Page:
Enterprise resource planning, or ERP, is like a one-size-fits-all computer system. It's a single, complex group of interlinked databases intended to be used throughout a company, or across the enterprise. Data travels from engineering to purchasing and manufacturing, from manufacturing to logistics, and even throughout the various finance processes in between. ERP exemplifies the concept of entering data once and using it many times. But to implement an ERP system effectively and then to keep it working efficiently requires levels of expertise that most companies don't have in-house -- they need vendors and consultants to get it right.
ERP vendors are the people who sell and support the software that makes ERP systems work. Companies should select vendors based on the best long-term value rather than the initial short-term cost, because once a purchase agreement is signed, a partnership is formed. IT leaders will expect the vendor to support software problems and upgrades as long as the system remains in use.
The investment behind an ERP implementation in terms of both dollars and resources represents risk. Consultants are often brought in to reduce that risk and enable a positive return on the investment. Consultants with hands-on technical knowledge of the product help IT teams to effectively transition from the current, legacy database systems to the new enterprise-wide system without losing data or causing data to stop flowing altogether.
An important part of an ERP project involves teaching users how to work with the new software. Both vendors and consultants can provide training materials. Many also perform training. ERP vendors typically provide online, web-based training modules that users can access at their convenience. Consultants with expertise in corporate training often partner with vendors to deliver training courses on-site at companies involved with ERP system implementations.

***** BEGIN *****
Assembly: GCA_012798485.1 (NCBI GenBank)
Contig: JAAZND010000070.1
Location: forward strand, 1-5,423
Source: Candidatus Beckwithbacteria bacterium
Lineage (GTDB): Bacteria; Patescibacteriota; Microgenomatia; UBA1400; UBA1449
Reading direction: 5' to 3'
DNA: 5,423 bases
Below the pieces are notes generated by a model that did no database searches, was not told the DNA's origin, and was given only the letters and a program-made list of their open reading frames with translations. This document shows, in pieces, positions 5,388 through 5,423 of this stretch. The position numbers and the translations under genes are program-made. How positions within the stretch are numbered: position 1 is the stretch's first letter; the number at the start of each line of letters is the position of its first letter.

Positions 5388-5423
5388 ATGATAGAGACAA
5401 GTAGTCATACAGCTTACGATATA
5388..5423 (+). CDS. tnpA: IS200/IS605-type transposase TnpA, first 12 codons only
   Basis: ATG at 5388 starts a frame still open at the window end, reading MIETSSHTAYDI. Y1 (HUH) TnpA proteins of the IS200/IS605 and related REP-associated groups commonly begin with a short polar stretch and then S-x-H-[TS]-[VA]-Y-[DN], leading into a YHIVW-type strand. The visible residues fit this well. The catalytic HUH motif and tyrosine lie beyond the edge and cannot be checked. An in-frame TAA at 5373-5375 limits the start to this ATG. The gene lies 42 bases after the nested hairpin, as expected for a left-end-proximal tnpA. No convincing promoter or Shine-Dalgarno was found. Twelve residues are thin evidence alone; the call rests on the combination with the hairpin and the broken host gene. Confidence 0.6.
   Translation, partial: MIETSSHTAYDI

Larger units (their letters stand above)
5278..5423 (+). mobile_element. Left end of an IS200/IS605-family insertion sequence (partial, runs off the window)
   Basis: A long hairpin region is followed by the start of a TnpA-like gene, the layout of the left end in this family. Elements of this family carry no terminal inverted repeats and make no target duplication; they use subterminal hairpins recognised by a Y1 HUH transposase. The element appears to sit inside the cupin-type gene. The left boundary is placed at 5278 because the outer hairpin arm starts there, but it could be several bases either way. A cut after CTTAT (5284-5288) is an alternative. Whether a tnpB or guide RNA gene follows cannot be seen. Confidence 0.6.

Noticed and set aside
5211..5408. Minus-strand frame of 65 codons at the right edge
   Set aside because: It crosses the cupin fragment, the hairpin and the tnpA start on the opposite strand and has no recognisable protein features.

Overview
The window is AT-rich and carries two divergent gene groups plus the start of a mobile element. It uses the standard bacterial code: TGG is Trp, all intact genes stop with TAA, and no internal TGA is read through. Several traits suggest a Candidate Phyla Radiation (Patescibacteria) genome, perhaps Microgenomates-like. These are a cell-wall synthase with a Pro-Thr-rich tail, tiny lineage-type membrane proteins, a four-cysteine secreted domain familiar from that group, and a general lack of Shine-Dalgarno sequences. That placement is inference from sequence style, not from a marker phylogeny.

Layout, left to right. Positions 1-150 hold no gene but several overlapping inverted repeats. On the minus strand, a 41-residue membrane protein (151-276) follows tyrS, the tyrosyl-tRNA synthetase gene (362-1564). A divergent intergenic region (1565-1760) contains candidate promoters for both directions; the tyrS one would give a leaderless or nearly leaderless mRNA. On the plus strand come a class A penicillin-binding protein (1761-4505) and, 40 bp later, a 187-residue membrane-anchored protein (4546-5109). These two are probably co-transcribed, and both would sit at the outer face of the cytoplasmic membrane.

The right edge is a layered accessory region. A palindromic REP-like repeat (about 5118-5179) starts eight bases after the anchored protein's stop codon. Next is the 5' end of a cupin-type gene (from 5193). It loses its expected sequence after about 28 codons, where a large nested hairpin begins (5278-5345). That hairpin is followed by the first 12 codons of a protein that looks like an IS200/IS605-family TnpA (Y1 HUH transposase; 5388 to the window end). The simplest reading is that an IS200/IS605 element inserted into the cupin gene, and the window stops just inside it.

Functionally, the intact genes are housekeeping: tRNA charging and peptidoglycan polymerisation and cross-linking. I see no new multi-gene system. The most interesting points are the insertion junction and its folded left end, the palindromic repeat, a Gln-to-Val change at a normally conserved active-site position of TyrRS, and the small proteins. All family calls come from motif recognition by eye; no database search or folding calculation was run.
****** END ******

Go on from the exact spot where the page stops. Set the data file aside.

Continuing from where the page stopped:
ERP systems are implemented to enable companies to become more efficient -- this means company leaders expect to see improvements in cost, quality and resource allocations. Consultants with expertise in process efficiency help companies perform workplace evaluations before an ERP vendor is even selected. Results of the evaluations can then be used to select the best-fit product and to drive database configurations during the implementation.
A careers content writer, Debra Kraft is a former English teacher whose 25-plus year corporate career includes training and mentoring. She holds a senior management position with a global automotive supplier and is a senior member of the American Society for Quality. Her areas of expertise include quality auditing, corporate compliance, Lean, ERP and IT business analysis.